So when you find a useful citation (of a manuscript source, or a line in a multi-volume edition of a Latin text, or from the Bible, or from another study, or whatever), and when you chase it up for your own research, you’re following the breadcrumbs we scholars are supposed to leave behind us. (It’s one of many reasons why plagiarism is such a big deal, intellectually speaking.)
On a related note: always, always, always make sure you actually go to the original source and check whatever is being cited. Don’t just snatch up a citation from a footnote without chasing it down and looking at it in context.
3. Notice the name-dropping
What names keep cropping up again and again in the footnotes? Those are the people whose work you’ll want to look at first!
Are there particular studies that keep getting cited over and over? Those are the studies you want to put at the top of your reading list!
Noticing these patterns is an easy way to pinpoint what is essential reading on a particular subject. Of course, since you’re a researcher, you’ll probably find a much narrower rabbithole to run down eventually as you figure out what you’re really interested in. But start with the essentials before you branch out!
4. The index is (sometimes) your friend
Notice I say sometimes. Whenever I see that an index consists of nothing more than proper names and place names, I want to track down whoever prepared that index so I can ask them, WHYYYYYYYYYY?!?!??
A good index is a lifesaver. It can show you what pagespans cover specific topics, which can help you focus on just those bits, rather than a whole book. Sometimes, those ‘see also’ and ‘see under’ notes can even help prevent you from overlooking related topics!
5. Bless the bibliography!!
Again, this might seem like a no-brainer, but how many of us actually, really read through the bibliographies of the books and articles we read?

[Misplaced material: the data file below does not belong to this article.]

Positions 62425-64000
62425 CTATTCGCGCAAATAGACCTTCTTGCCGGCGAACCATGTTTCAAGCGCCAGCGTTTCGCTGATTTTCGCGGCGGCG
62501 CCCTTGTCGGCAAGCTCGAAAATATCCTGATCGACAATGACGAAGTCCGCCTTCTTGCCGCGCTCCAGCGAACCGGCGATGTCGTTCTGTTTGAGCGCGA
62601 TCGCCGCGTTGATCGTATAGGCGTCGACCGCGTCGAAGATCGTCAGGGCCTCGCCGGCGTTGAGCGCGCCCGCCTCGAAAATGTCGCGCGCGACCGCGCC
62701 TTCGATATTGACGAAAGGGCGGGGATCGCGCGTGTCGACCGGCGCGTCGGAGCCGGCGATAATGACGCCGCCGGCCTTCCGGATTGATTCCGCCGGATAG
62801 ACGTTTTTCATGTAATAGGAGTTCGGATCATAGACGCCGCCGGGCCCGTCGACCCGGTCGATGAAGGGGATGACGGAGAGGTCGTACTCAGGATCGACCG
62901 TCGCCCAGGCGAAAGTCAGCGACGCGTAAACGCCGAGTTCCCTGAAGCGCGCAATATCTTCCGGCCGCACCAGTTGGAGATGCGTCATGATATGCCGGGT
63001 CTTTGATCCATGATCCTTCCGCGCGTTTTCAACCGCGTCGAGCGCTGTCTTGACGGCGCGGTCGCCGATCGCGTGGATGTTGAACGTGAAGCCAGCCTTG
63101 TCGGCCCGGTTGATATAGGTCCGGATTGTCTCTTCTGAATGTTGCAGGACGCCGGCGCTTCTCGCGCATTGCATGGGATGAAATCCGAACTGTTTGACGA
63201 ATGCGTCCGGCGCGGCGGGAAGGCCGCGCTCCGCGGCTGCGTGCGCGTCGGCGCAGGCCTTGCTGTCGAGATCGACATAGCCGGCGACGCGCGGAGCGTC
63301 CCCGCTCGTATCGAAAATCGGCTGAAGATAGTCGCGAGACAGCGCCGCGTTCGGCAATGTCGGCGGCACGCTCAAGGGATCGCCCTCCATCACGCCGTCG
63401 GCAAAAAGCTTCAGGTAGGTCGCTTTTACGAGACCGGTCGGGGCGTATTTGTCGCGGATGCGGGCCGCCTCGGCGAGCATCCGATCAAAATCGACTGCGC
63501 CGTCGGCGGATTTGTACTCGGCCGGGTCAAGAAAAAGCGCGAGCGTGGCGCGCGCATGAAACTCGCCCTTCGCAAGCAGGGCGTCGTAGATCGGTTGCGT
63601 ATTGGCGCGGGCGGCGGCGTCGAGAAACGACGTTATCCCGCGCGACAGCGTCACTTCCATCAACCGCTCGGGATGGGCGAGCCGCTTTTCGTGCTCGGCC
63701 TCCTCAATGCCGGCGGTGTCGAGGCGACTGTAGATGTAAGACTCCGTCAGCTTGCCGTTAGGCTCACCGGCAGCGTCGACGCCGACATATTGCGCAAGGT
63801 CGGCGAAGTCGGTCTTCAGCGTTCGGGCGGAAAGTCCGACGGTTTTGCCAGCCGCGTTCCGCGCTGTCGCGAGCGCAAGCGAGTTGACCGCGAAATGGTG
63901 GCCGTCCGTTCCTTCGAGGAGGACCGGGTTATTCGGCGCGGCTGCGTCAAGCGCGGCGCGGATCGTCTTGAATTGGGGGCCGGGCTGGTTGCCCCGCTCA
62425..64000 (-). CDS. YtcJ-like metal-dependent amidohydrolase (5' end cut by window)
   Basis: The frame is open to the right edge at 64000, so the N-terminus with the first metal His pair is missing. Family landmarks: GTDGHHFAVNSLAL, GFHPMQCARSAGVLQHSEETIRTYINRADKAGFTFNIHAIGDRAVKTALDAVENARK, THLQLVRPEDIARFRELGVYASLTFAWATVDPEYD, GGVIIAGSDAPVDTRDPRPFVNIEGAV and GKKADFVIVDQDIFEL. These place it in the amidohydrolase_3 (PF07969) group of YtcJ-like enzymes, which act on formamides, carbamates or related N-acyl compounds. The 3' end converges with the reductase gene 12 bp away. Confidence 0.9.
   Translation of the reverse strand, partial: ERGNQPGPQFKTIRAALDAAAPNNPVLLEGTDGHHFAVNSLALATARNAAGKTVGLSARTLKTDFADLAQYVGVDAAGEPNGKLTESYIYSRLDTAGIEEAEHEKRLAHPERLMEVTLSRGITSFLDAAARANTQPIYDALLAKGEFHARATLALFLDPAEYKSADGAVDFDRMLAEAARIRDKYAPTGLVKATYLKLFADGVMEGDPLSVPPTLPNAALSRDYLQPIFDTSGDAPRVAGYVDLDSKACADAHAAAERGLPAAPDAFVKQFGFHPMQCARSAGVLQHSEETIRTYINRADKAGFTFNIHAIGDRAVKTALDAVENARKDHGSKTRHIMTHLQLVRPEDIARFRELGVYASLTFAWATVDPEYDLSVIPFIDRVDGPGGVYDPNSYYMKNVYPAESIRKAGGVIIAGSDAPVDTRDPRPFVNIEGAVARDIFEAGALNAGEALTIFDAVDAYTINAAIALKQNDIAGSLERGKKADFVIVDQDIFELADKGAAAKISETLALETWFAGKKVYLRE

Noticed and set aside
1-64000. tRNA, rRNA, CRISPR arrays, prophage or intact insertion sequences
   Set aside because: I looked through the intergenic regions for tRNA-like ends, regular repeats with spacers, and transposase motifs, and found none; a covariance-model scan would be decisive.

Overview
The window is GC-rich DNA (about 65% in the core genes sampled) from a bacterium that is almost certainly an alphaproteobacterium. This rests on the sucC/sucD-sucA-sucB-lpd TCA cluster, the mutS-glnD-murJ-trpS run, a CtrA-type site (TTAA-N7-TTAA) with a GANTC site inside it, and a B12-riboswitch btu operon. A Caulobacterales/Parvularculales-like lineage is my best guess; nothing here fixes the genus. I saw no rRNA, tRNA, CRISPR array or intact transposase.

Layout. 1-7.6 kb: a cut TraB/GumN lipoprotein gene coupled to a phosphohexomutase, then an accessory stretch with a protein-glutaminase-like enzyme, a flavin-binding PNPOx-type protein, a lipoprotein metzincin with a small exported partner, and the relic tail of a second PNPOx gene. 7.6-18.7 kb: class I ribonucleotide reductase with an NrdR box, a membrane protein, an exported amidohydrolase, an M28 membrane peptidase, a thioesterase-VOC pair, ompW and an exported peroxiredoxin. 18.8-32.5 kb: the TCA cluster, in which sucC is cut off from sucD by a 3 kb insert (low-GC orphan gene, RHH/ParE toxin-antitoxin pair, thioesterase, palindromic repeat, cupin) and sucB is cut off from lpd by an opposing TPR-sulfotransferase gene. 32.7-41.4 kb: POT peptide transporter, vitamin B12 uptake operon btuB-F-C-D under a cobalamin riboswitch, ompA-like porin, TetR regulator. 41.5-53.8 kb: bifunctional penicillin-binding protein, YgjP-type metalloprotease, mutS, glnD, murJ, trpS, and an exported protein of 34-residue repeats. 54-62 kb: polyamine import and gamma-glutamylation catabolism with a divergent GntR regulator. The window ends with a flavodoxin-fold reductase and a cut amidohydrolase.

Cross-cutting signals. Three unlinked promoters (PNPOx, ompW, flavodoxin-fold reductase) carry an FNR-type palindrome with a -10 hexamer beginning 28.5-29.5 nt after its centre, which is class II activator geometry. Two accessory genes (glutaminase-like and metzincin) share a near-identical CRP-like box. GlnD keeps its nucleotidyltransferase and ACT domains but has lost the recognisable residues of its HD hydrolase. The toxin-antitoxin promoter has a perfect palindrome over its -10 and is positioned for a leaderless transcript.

Ok, maybe all of you do and I’m the only one who didn’t figure it out for a few years. But even so, I’m pretty sure I’ve only done that with a few super-important books in my work. It’s especially helpful when I’m getting into a new topic and I want to get a sense of what the essential reading is, or what editions people are using, or what kind of stuff I most want to read. And it’s paid off every time. More for the reading list!!!
…and last, but not least…
GOOGLE: THE LAST RESORT
I know, I know, it sounds ridiculous. But a good old-fashioned search has helped me to find super-recent publications that haven’t hit my university’s library bookshelves yet, or lower-profile publications that are relevant to my work. There’s a lot of great scholarship that’s shared on blogs and social media, and Google can help you find it.
…like I said earlier, there really isn’t any substitute for good, careful reading. At some point, that’s what you’re going to have to do. But if you get strategic about how you go about finding most important sources for your research, you can get to that phase much more efficiently
And, of course, I’m referring throughout to research in the arts and humanities. I imagine scientists have their own shortcuts (though they probably use some of the same ones we do!).